Observe infants where they actually learn and develop. The rigor of lab-based studies is unparalleled. Infancy researchers can stake claim to the cleverest manipulations in science. However, we have much to learn about infant behaviors by watching their everyday activities—what infants see and hear, what they touch and where they go, the people and animals who interact with them, and so on. Such research requires getting outside the lab, far outside the lab to observe babies around the globe. Indeed, current initiatives in our field promise to pave the way to fresh understandings. Two examples include the Play and Learning Across a Year (PLAY) project (https://www.play-project.org/)—which will yield fully transcribed and coded videos of 1000+ infants for an hour in their homes across 30 communities in the United States, and research out of the LangVIEW project, (https://lscp.dec.ens.fr/en/research/teams-lscp/language-acquisition-across-cultures), which will document cultural variations in communication in cultures around the globe.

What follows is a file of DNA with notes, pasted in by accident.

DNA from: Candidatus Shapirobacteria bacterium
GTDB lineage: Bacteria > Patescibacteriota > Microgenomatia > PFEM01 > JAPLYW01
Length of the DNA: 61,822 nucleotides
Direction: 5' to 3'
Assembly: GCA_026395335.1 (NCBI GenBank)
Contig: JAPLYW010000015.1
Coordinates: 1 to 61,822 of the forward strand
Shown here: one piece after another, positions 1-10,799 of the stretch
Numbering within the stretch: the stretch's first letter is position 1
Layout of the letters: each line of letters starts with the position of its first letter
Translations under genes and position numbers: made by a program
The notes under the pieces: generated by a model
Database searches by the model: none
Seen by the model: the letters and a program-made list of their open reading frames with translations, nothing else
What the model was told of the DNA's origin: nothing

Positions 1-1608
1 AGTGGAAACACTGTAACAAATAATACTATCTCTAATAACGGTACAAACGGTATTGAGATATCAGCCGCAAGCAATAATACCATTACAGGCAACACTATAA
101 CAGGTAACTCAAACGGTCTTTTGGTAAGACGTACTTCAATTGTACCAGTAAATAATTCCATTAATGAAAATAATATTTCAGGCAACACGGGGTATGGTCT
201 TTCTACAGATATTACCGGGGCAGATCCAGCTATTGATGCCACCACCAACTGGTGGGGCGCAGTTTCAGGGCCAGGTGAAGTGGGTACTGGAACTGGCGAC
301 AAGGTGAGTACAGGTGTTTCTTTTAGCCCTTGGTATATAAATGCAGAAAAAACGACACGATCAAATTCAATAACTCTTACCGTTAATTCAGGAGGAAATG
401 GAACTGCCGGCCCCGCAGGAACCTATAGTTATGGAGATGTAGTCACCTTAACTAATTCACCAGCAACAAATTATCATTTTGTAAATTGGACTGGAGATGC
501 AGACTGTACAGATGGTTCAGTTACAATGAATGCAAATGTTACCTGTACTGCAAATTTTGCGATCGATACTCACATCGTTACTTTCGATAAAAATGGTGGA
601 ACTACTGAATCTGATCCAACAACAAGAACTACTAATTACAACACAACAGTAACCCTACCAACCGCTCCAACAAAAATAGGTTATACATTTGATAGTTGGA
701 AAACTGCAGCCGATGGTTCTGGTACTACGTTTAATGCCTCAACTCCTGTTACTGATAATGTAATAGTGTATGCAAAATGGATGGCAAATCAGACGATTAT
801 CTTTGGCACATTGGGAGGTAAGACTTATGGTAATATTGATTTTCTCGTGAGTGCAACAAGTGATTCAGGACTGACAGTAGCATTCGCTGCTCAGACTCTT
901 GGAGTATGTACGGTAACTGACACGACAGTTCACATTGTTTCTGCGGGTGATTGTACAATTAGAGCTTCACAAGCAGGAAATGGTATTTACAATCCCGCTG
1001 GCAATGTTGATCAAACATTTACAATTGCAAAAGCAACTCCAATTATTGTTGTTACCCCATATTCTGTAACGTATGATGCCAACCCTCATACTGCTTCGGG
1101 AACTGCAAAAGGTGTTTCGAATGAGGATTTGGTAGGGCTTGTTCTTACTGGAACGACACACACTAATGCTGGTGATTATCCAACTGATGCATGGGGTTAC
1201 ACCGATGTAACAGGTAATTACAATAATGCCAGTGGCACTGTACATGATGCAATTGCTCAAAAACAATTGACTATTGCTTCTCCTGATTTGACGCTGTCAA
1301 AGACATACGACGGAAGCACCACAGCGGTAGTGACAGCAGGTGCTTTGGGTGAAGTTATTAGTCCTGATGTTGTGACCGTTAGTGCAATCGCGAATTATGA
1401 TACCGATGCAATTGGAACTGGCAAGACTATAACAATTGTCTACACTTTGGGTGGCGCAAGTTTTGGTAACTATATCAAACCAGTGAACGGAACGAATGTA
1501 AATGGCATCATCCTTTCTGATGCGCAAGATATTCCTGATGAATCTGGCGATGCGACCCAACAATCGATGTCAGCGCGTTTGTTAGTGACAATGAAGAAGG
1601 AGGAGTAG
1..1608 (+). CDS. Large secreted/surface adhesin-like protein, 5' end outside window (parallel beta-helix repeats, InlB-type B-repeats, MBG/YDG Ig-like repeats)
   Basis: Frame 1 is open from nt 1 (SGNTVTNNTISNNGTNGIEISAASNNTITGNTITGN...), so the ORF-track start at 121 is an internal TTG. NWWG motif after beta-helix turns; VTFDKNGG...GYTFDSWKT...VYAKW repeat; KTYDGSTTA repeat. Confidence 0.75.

Share everything! The history of infancy research is grounded in the seminal studies of giants in our field. However, the “raw data” that forms this knowledge base are forever lost to the scientific community. That is, just about everything we know about babies comes from studies launched long before the open science movement. Consider cultural studies. Missing are data from the “Six Cultures” of anthropologists Beatrice and John Whiting; original documentation of cultural patterns of communication by Bambi Schieffelin and Elinor Ochs; observations that sparked the developmental niche theory of Charles Super and Sara Harkness and Robert Levine’s notes on “Lessons from Africa”; and more recently, Marc Bornstein’s video recordings of universal and culture-specific patterns of mother-infant interactions in countries around the globe. Today, however, researchers have the know-how, tools, and infrastructure to share methods, materials, and raw and processed data with scientists everywhere. Most centrally, video recordings of infants can be shared with registered users on Databrary (databrary.org), and through shared links in publications. What better way to give back science than by archiving our work in accessible ways? Only then can the field of infancy move beyond the siloed expertise of individual labs.